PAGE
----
Amit, The child window could be made to match the MessageBox control, or could animate in like the SIP Keyboard, and that way it would match the experience on the phone.

But if someone came up with a great child window control template, and put it up for download, it could become more of a norm, if lots of devs used it!

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Martin Anderson Wednesday, August 18, 2010

Amit, The child window could be made to match the MessageBox control, or could animate in like the SIP Keyboard, and that way it would match the experience on the phone.

But if someone came up with a great child window control template, and put it up for download, it could become more of a norm, if lots of devs used it!

Gravatar

Shawn Wildermuth Wednesday, August 18, 2010

Martin,

Like I mentioned to Amit, its in the ControlTemplate (in the VisualStateManager).

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Natallia Tuesday, August 24, 2010

Thank you for your post.
There is only one problem for me: change of orientation. This message box doesn't change it.

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Natallia Tuesday, August 24, 2010

One more thing. When I make this way:
var d = new MessageDialog();
d.Show("1");
var a = new MessageDialog();
d.Show("2");
var c = new MessageDialog();
d.Show("3");
MessageBox.Show("4");

I see message box with 4 first, then child window with 3!

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Natallia Tuesday, August 24, 2010

One more thing. When I make this way:
var d = new MessageDialog();
d.Show("1");
var a = new MessageDialog();
d.Show("2");
var c = new MessageDialog();
d.Show("3");
MessageBox.Show("4");

I see message box with 4 first, then child window with 3!

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Pauliom Monday, September 6, 2010

I tied the 'new page as a dialog' approach and IMO it doesn't work because of handling the hardware back button. Just gets very messy so I'm going with a "popup" too

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Geoff Tuesday, October 5, 2010

A little surprised this isn't baked in but very nice. One question - since this isn't a phone application page, how would one go about supporting the child window in both orientations? Obviously SupportedOrientations property is not available but I'm assuming in code behind I can call some API to detect the orientation and manually rotate the child window?

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Juan Pablo Tuesday, October 5, 2010

I'll try this on the afternoon (I think is great) and I'm disagree with Amit on page 50 of the UI Design it can be considered a 'Raw Notification' The only difference it's that it appears on the upper part of the screen

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MawashiKid Friday, October 8, 2010

Hi Shawn,

Tried your example and worked fine...Thank's

As for Geoff question about SupportOrientations property...it's not available in the case of ChildWindow. though that's a good question...I guess you'd have to detect the orientation from Mainpage and then call a function to rotate the Childwindow manually...though I'm a bit sceptic on how well this solution would respond overall. If someone has a clue on that one I'd be happy to ear about it... Thank's :)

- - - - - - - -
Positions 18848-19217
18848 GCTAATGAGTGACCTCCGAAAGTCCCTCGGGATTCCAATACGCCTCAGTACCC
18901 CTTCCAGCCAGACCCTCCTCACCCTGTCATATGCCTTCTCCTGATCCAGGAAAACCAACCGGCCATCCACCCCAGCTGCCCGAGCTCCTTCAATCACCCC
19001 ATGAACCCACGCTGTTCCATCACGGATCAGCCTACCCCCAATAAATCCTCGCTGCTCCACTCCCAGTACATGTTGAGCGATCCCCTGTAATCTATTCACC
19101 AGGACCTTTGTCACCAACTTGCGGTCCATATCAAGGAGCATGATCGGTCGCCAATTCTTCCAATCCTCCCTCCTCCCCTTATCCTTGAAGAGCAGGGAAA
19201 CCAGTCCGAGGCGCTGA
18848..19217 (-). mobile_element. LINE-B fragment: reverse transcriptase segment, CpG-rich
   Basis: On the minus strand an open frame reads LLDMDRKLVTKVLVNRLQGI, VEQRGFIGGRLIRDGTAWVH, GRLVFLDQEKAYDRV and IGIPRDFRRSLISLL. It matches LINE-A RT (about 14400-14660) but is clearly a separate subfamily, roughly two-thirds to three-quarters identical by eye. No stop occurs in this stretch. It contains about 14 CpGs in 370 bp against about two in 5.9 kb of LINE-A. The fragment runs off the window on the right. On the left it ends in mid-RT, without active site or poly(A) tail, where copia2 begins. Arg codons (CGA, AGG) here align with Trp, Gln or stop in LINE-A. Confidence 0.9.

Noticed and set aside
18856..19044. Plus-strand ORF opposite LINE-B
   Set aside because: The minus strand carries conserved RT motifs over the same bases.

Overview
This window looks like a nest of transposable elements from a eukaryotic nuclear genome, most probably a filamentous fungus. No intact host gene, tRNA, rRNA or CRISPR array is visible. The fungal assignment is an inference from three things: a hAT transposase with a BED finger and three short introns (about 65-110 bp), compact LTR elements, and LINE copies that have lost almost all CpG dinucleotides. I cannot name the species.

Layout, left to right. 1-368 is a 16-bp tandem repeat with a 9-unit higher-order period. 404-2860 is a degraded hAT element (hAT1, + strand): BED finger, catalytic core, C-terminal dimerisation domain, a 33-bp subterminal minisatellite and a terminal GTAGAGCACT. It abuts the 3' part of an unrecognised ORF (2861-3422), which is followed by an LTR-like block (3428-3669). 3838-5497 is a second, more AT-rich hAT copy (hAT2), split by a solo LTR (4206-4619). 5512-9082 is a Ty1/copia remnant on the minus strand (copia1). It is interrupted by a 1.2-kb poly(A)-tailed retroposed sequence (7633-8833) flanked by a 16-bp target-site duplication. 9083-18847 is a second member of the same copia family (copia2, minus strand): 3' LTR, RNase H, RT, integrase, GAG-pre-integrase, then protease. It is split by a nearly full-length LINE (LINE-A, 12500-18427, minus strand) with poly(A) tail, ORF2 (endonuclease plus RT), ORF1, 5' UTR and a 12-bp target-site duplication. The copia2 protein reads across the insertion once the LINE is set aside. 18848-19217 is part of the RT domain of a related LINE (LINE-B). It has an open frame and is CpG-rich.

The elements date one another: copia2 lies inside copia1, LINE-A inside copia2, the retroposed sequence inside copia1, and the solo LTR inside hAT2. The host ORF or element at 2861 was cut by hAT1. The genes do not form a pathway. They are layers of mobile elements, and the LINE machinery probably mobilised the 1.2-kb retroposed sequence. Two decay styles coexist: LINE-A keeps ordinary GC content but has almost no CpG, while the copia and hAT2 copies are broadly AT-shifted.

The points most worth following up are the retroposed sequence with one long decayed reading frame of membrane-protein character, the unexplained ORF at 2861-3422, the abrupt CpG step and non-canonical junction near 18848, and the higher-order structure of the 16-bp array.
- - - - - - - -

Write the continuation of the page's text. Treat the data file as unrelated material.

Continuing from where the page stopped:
Gravatar

MawashiKid Friday, October 8, 2010

Hi Shawn,

Tried your example and worked fine...Thank's

As for Geoff question about SupportOrientations property...it's not available in the case of ChildWindow. though that's a good question...I guess you'd have to detect the orientation from Mainpage and then call a function to rotate the Childwindow manually...though I'm a bit sceptic on how well this solution would respond overall. If someone has a clue on that one I'd be happy to ear about it... Thank's :)

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David Hovel Sunday, October 24, 2010

Thanks a lot! I'm a newbie to Silverlight and didn't have a clue about this, but I was shocked that the WP SDK didn't have a nice, easy to use popup dialog surrogate.

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John Tuesday, April 26, 2011

I do have a question. Someone had brought up the hardware back button and how it functions differently than a message box. The back button will close a message box taking you back to a form. With the child window, it's like you hit the back button on that form (which will terminate your app).

Is there a way to catch the hardware back button when the child form has focus and just close it?

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vaibhav Wednesday, July 13, 2011

Hi Shawn,

Thanks I tried ur example and it worked.

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Alessandro Morvillo Friday, October 28, 2011

Thank you. I've used your example and linked your blog inside my post about ChildWindows in Windows Phone today.

http://www.amdev.it/post/2011/10/28/Usare-le-Child-Window-su-Windows-Phone-7.aspx